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American Psycho

movie reviewmovie reviewvideo review out of 4

All-Reviews.com Movie Review: American Psycho

Starring: Christian Bale, Chloe Sevigny
Director: Mary Harron
Rated: R
RunTime: 97 Minutes
Release Date: April 2000
Genres: Comedy, Horror


*Also starring: Justin Theroux, Jared Leto, Samantha Mathis, Joshua Lucas, Guinevere Turner, Matt Ross, Reese Witherspoon, Willem Dafoe



Review by Walter Frith
3 stars out of 4

Patrick Bateman (Christian Bale) will deceive you. To women, his astounding good looks, fabulous wardrobe and knowledge of mergers and acquisitions will seem irresistible. To men, his personality and personal life (at least what they think they know about it), is one of envy. Patrick likes to make mention of the fact that when women ask him what he's "in to" he says: "Murders and executions, actually". From a distance across a nightclub table with loud music playing, it sounds like "mergers and acquisitions". There is much more to 'American Psycho' than this description and the film's layers of artsy decorum crossed with bizarre humour and lacerating violence makes for a film with an extraordinary vision on the part of Mary Herron who captures the horrors of violence as well as any director praised in the modern era. It's an old story, but this is a film mostly for film buffs who know what makes a good mix in the film industry and the average movie patron may discard it as sick trash. This hurts the film somewhat because its limited appeal will get lost in an ever increasing amount of film productions and a film like this may end up as a needle in a hay stack, for lack of a better term.

Patrick Bateman has another passion. After luring his prey to his yuppie pad in the heart of New York City, Bateman has the seduction going perfectly. Champagne in the bedroom, a pleasant atmosphere and he puts music on and critiques it in harmonious fashion before killing his victims through strangulation, the use of sharp instruments or chain saws.....all done with an intensity to bloody his hardwood floors, muck up his white walls and clutter up his closet with dismembered body parts. The film puts an interesting twist on the "me" generation. Set in the heart of the 80's era of greed (1987 to be exact), all of the familiar wardrobes, music and sets of that time come back to show what times were like and how the human mind is capable of so many dark and evil things. We get a sense early of Patrick's violent tendencies when he goes to pick up his bed linen from a Chinese laundry and shrieks at the fact that stains haven't been removed and he bellows out: "I am going to kill you" to the owners of the laundry facility after his frustration boils over from their inability to speak proper English. His over reaction and ability to make a mountain out of a mole hill make Patrick Bateman a character to be feared and Christian Bale pulls off the role perfectly and you may recall him as the young boy going through World War II in Steven Spielberg's 1987 effort 'Empire of the Sun'.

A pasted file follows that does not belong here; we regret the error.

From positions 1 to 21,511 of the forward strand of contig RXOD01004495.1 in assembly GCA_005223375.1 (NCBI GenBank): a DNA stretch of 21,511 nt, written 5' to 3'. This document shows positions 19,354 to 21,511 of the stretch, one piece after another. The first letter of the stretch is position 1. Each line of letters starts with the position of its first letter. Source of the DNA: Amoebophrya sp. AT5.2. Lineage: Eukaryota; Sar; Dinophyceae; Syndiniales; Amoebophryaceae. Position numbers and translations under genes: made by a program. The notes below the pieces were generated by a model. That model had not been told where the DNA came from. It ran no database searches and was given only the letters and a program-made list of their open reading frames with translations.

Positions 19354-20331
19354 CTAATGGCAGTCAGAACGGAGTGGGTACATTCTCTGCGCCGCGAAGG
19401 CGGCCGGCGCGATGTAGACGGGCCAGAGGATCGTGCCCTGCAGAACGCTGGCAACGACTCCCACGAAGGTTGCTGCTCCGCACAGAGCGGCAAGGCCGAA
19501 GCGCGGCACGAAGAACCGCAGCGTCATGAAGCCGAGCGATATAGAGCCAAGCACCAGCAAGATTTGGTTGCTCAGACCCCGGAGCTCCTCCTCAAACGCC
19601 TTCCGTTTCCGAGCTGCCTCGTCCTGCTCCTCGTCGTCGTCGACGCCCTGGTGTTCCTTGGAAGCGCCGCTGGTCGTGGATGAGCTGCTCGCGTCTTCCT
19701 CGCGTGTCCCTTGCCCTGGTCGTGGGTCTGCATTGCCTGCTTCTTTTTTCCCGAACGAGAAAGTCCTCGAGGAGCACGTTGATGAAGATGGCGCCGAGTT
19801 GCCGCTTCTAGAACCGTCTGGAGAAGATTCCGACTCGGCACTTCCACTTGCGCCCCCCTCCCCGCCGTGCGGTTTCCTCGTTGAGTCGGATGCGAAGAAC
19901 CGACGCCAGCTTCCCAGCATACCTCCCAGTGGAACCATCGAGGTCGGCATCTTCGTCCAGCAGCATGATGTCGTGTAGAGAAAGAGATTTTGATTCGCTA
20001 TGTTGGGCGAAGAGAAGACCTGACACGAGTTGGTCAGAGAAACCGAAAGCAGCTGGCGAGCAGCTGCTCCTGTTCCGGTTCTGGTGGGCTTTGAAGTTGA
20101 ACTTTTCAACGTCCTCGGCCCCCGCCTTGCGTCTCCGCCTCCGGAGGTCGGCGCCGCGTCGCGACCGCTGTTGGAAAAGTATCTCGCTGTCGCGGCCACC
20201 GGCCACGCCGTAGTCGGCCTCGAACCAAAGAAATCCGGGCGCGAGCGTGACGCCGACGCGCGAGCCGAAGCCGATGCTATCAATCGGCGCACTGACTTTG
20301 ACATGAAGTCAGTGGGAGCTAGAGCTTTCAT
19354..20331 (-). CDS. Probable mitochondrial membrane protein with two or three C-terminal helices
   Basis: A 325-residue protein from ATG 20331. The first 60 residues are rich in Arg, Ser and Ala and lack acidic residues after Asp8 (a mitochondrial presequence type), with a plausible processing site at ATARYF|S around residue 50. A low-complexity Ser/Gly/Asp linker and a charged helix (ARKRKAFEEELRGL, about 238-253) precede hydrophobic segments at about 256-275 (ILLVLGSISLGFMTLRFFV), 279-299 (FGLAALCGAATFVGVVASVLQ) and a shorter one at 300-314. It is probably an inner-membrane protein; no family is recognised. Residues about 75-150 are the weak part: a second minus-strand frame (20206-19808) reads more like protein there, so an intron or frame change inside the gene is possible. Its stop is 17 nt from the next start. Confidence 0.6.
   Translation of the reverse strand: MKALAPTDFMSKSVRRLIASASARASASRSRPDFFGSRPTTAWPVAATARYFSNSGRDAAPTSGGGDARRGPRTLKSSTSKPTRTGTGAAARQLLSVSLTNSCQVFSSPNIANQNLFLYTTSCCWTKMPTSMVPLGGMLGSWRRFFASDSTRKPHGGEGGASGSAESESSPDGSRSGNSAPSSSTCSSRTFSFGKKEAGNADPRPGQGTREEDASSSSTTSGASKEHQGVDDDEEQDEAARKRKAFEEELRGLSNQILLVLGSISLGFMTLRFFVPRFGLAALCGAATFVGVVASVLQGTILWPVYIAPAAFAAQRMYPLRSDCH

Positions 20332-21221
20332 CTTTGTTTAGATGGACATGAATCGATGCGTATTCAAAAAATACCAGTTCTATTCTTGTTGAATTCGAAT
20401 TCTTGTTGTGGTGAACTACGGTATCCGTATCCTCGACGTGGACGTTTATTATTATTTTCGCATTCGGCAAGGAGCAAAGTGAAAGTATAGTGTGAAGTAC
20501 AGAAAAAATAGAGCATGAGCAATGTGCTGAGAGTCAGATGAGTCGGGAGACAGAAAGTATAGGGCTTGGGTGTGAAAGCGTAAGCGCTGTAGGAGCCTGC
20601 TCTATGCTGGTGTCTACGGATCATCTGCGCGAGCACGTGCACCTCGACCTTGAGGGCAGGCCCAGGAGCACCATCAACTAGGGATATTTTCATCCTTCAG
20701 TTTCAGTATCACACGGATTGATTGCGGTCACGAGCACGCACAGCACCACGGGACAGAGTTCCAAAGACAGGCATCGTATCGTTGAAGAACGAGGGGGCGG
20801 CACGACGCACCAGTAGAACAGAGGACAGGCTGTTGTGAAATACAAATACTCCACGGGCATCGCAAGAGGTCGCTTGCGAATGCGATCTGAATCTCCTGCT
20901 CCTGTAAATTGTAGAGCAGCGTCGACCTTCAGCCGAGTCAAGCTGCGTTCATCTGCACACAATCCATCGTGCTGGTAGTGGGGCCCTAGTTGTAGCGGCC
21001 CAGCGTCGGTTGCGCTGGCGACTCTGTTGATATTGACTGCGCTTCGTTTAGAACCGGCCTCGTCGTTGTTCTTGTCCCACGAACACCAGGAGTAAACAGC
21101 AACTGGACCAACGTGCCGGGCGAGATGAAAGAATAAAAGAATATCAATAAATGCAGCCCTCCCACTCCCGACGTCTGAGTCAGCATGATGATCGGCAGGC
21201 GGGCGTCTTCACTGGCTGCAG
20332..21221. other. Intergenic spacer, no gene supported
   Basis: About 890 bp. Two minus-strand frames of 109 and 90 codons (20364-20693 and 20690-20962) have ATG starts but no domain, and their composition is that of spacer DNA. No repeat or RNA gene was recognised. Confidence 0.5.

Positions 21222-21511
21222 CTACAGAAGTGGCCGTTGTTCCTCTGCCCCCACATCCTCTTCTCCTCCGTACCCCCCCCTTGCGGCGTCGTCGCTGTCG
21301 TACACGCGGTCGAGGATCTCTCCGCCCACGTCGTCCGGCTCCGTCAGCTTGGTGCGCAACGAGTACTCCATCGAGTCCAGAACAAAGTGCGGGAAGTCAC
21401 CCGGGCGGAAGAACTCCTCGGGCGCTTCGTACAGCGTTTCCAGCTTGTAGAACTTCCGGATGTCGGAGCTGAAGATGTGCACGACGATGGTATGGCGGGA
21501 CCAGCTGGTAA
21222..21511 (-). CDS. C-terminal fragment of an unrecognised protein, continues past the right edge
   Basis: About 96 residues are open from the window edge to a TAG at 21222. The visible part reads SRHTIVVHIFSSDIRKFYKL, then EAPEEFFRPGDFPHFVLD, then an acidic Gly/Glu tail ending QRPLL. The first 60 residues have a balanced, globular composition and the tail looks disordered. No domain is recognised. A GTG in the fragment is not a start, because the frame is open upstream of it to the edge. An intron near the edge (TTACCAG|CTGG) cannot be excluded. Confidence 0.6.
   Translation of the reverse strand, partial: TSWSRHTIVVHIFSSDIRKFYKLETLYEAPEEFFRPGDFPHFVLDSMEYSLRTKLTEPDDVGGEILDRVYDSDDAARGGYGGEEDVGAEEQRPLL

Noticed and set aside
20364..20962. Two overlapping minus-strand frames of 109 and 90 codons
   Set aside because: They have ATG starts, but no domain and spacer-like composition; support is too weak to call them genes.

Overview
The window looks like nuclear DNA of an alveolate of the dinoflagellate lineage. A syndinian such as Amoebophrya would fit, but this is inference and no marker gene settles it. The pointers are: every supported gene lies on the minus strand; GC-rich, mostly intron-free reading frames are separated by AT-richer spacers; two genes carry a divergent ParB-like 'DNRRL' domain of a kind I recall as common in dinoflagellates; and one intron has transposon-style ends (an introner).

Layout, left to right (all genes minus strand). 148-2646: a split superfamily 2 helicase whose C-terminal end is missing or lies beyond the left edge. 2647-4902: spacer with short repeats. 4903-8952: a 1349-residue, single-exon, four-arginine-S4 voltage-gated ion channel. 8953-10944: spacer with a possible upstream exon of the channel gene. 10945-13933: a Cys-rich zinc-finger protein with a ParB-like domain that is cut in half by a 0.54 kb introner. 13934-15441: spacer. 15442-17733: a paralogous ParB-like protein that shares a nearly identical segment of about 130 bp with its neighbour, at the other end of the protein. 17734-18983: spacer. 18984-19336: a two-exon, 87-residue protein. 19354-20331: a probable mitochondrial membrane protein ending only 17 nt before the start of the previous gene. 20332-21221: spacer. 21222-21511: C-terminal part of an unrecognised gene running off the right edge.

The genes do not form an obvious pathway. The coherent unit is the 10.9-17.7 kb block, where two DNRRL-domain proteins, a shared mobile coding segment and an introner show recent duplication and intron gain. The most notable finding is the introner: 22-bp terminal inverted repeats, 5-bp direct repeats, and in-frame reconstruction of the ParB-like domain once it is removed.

One thing that LOOKS like it will hurts this film is the lack of participation on the part of the other characters. Willlem Dafoe plays a police detective who investigates the murders that Patrick has committed, Reese Witherspoon is his materialistic and semi-synthetic fiancee and Chloe Sevigny is Patrick's executive assistant and Jared Leto is a colleague of Bateman's in the high powered world of finance. But as shallow as these characters are, the film works just fine for one reason. The film is told from Bateman's point of view and his own obsession with the violent aspects of his mind and the acts that come about as a result of his fantasies shuts out all of the character's grasps on his life to the extent of only rejoicing in his own violent excess.

'American Psycho' was originally intended as a turn for Oliver Stone to direct Leonardo DiCaprio. Given the fact that many consider Stone's 'Natural Born Killers' a cult masterpiece, he would have been a good choice but this film needed a fresh vision from a relatively unknown film maker. It's one of those subjects that's been done too often to put a familiar name in the director's chair and the fresher the directing senses are for a film like this, the more likely it is to rile up people to cause controversy and talk which will only increase the film's success.

The film has a conclusion that will throw you off key somewhat in terms of what actually DID happen. The balance between comedy and horror in this film is as difficult to pull off as a tight rope walker balancing himself on a wire hanging over Niagara Falls. A great deal of the credit for the film has to be given to editor Andrew Marcus. He sharply enhances Bale's performance in the lead by inserting his image routinely like a pop up target in many scenes to make the audience truly recognize him as a hard boiled and classic movie villain.

Copyright 2000 Walter Frith

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